DTC for small, older, patient populations

SUMMARY: TV doesn’t make sense for smaller and older patient populations. DTC marketers should be thinking digital and aligning execution with their needs.

BMS has been advertising Opdivo via DTC TV ads but does TV really make sense? It’s estimated that 228,820 adults (116,300 men and 112,520 women) in the United States will be diagnosed with lung cancer. Lung cancer makes up about 13% of all new cancer diagnoses. Most newly diagnosed patients are 60+ years old and one would think TV might be a great way to target them but I would argue that TV for such a small patient population is a waste of money.

First lets look at older audiences:

Companies marketing to a senior demographic have traditionally put most of their time and money into offline media. There is a long-standing belief that people over 50 are either not on the internet at all or are only going onto sites such as AARP.org or WebMD.com. The fact of the matter is that seniors control 70% of America’s disposable income and they are far more web savvy than most people believe. Recent Studies show that in 2014, 70% of the 50-65 age bracket use the internet, while 38% of those over 65 years old go online. Of the “wired” seniors:

  • 94% use the internet for e-mail
  • 77% shop online
  • 71% are looking for health information
  • 70% use the internet to read news

The rate of senior Americans adopting social media is steadily increasing. For the first time, more than half of all online adults 65 and older (56%) use social media, Facebook in particular, according to Pew Research Center’s Social Media Update for 2014. This represents 31% of all seniors in the US. While these numbers may pale in comparison with the 18-29 (86%) and 30-49 (61%) groups, it should be noted that as of November 2008 (a short time ago) only 16% of the 50-64-year-old group and 4% of the 65+ group were using Facebook.

In other words they’re online and not just going to sites like AARP. Your website therefor should take this into consideration while targeting older patient populations.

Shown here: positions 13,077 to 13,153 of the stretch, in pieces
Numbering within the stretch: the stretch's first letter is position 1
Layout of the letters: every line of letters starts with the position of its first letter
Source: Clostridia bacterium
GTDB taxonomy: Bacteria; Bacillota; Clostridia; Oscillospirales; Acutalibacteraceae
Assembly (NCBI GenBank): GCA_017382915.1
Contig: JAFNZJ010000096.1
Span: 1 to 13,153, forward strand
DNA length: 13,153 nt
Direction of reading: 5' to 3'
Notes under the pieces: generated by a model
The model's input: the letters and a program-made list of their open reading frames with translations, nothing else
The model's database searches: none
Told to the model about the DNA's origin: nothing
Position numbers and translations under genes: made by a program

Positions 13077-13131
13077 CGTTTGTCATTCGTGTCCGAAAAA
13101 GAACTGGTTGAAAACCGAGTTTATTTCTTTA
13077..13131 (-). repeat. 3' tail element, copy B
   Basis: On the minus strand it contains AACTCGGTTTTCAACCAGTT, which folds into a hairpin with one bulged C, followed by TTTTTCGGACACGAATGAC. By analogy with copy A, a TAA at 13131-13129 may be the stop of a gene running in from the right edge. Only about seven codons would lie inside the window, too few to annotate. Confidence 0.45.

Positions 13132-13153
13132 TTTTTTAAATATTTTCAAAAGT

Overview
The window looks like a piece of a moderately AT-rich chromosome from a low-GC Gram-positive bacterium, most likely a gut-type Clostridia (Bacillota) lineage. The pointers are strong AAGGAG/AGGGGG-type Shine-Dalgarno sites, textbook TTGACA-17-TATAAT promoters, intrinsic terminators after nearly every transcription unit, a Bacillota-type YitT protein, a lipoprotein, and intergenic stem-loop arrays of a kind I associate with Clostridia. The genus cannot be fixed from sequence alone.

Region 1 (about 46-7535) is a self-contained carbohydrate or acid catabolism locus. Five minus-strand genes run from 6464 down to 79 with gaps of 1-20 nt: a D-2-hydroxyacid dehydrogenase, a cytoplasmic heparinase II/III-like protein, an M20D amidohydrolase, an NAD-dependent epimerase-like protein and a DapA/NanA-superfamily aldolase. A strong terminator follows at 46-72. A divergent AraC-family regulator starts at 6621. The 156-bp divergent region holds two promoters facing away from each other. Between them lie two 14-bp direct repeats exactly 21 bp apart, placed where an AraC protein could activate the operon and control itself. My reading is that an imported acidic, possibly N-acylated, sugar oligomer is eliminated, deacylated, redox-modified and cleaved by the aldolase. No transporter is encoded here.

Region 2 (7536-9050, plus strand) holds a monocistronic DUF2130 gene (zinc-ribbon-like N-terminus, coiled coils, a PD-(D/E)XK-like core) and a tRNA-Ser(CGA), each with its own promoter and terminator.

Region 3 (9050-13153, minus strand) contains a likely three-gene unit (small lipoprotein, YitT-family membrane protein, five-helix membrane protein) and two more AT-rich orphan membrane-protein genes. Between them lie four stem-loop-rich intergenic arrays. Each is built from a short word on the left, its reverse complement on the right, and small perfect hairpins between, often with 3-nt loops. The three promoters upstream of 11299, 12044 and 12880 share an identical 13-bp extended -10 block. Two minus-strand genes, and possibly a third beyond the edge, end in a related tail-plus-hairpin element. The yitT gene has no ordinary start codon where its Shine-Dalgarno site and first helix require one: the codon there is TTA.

Suggestions for making your website “senior-friendly” from Blue Fountain Media include:

  • Make sure your font size is large enough for easy reading. Laptops and most monitors are relatively small, making reading difficult for many seniors. I suggest a minimum of 12 point.
  • Keep the navigation as simple as possible.
  • Age appropriate photos and graphics. If you are trying to get an older audience to buy, then make them feel comfortable and welcome on your site.
  • Understand the market. Marketing to seniors is a sub-specialty. Most internet marketers tend to be younger and don’t quite understand the senior market. It makes sense to add at least one person to your marketing team that has experience working with senior consumers.
  • Create landing pages specifically targeted to the senior audience. If your online advertising is geared to attract a senior audience, then it makes sense to create a landing page or alternate home page specifically geared to that audience.

Challenges remain though

Unfortunately, seniors are also the target of scams and false online health information. Older adults may tend to either lack the skills and experience necessary to weed through bad health information. During the 2016 U.S. presidential campaign, individuals 65+ years were twice as likely to be exposed to fake news stories on Twitter and seven times more likely to share fake news on Facebook than 18- to 29-year olds.

The best way to “market” to older consumers is to earn their trust and show that you care. This means that product websites should engage older online health seekers by understanding what THEY want and need. It’s also extremely important to separate content intended for caregivers from content for older consumers.

Finally, don’t ever make the mistake of thinking of aging Boomers as “senior citizens.” They hate that categorization. To them, 60 is the new 40. They are more active and not content to stay at home and sit in the rocking chair.